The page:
We can learn from Immanuel Kant, an 18th-century German philosopher, who speaks of of a “categorical imperative.” This is a principle stating “that one should always respect the humanity in others, and that one should only act in accordance with rules that could hold for everyone,” according to the peer-reviewed Internet Encyclopedia of Philosophy

Kant formulated the categorical imperative in two ways, according to Encyclopedia Brittanica:

  • “Act only according to that maxim by which you can at the same time will that it should become a universal law.”
  •  “So act as to treat humanity, whether in your own person or in another, always as an end and never as only a means.” 

This perspective of Kant is one way by which we can view the issue – on a philosophical level, which can apply to all regardless of religion.

But since we are a predominantly Christian country, we can also turn to theology. In the Gospel of Matthew (22:39), Jesus declares, “You shall love your neighbor as yourself.” 

Jesus states: “You have heard that it was said, ‘An eye for an eye and a tooth for a tooth.’ But I say to you, offer no resistance to one who is evil. When someone strikes you on [your] right cheek, turn the other one to him as well” (Mt. 5:38-39). In another biblical verse, he says: “Love your enemies and pray for those who persecute you” (Mt. 5:44).

In the story of the woman caught in adultery, Jesus tells the scribes and Pharisees, “Let the one among you who is without sin be the first one to throw a stone at her” (John 8:7).

Internet vigilantes

But even if we subscribed to “an eye for an eye and a tooth for a tooth,” the way Filipinos retaliated against Castro remains unjustified.

Justice Morrish Fish of the Canadian Supreme Court, in a 2008 journal article, debunks the perception that “an eye for an eye” or the principle called lex talionis (law of the talion) is “a barbaric law of retaliation in kind – and nothing more.”

(Lex Talionis, by the way, is the name of the law school fraternity of former president Rodrigo Duterte. “An eye for an eye” is also one of Duterte’s guiding principles.)

Lex talionis, according to Fish, “is better understood as a seminal expression of restraint and proportionality as moral principles of punishment.” In other words, “an eye of an eye” ensures that that if one eye was “taken,” only one eye will be taken away from the aggressor in return. This Old Testament principle served “to restrain inordinate and irrational revenge.”

But, in Castro’s case, “inordinate and irrational revenge” was exactly what internet vigilantes did. 

Yes, vigilante is the word – the same description given to masked killers of drug suspects during Duterte’s presidency. Vigilantes and their supporters claim that it is part of “justice” even if due process is absent. 

Internet vigilantes booked fraudulent deliveries in Castro’s name, sent him death threats, and cyberbullied him on various platforms as a way of exacting justice for the delivery rider he wronged. The context is our dysfunctional justice system that cannot hold wrongdoers accountable, making people resort to vigilantism or taking the law into their own hands.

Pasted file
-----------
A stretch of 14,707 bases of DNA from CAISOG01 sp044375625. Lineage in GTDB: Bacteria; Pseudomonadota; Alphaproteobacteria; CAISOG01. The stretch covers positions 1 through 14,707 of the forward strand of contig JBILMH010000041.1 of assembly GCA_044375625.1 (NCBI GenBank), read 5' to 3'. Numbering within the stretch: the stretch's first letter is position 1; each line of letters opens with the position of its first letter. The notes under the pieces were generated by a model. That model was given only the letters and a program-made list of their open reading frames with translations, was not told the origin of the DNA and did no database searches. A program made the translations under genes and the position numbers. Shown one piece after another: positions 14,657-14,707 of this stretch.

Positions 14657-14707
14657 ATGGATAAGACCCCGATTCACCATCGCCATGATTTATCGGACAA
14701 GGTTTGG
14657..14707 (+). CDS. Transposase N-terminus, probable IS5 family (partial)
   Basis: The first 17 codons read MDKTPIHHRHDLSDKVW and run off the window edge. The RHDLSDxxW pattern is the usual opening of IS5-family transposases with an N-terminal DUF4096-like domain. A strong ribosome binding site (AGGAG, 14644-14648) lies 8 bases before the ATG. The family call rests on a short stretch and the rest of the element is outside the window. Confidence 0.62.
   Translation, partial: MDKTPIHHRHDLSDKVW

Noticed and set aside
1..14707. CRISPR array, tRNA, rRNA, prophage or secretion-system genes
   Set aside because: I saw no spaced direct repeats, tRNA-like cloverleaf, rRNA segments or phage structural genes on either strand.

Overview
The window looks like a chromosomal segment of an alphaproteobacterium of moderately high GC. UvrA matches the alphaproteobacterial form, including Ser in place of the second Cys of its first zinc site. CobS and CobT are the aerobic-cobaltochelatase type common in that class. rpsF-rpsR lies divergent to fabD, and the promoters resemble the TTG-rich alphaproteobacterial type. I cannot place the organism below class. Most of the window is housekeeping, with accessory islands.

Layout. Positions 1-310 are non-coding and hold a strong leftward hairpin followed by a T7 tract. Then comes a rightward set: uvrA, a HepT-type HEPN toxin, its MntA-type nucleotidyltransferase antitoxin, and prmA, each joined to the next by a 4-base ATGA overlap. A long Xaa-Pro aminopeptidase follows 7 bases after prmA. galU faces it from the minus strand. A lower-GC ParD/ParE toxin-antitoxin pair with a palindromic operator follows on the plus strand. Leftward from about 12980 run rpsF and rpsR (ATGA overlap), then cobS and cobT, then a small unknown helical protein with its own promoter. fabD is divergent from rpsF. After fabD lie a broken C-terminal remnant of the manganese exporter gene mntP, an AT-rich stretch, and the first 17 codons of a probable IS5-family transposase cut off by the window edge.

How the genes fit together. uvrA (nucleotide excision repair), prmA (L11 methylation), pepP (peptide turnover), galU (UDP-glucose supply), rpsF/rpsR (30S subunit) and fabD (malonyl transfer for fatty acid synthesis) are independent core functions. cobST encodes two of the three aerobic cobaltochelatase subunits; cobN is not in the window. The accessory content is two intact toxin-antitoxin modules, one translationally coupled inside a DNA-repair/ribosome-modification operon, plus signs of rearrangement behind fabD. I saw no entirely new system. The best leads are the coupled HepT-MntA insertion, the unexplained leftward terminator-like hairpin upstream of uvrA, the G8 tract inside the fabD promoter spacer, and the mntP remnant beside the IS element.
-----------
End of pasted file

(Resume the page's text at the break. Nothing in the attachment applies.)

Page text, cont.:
Political science professor Carmel Abao, in a 2018 Rappler Thought Leaders piece, wrote that “‘vigilantism’ or ‘vigilante justice’ seems to be the new specter that is haunting political systems and societies all over the world.” 

Abao cited criminology professor Les Johnston who said that vigilantism is the “informal regulation” not only of “crime” but of “morals,” too. She quoted Johnston as saying that “vigilantism always involves private citizens and can, in fact, be associated with “autonomous citizenship.” Abao said that based on literature, “vigilantism is always violent.”

Ironically, many of those who engage in internet vigilantism claim that they do so because they seek justice – and peace.

Internet vigilantes have punished a boy who fired a water gun by stoning him in public.

It is true, as the saying goes, that we become what we hate. It is most elegantly put by the 19th-century German philosopher Friedrich Nietzsche: “He who fights with monsters might take care lest he thereby become a monster.” 

That many Filipinos stuck out their tongues at Boy Dila is the real tragic state of our nation’s morality. – Rappler.com

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  1. ET

    “It is time for the ‘tongue out pose’ to become the symbol of our nation’s morality. This may symbolize how our people are tired of making a living in this country, how the Chinese government bullies us in the West Philippine Sea, and how our ruling political dynasties play with or disrespect our government, misinform our people, and much more.”

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Paterno R. Esmaquel II

Paterno R. Esmaquel II is a senior multimedia reporter covering religion for Rappler. He also teaches journalism at the University of Santo Tomas. For story ideas or feedback, email pat.esmaquel@rappler.com.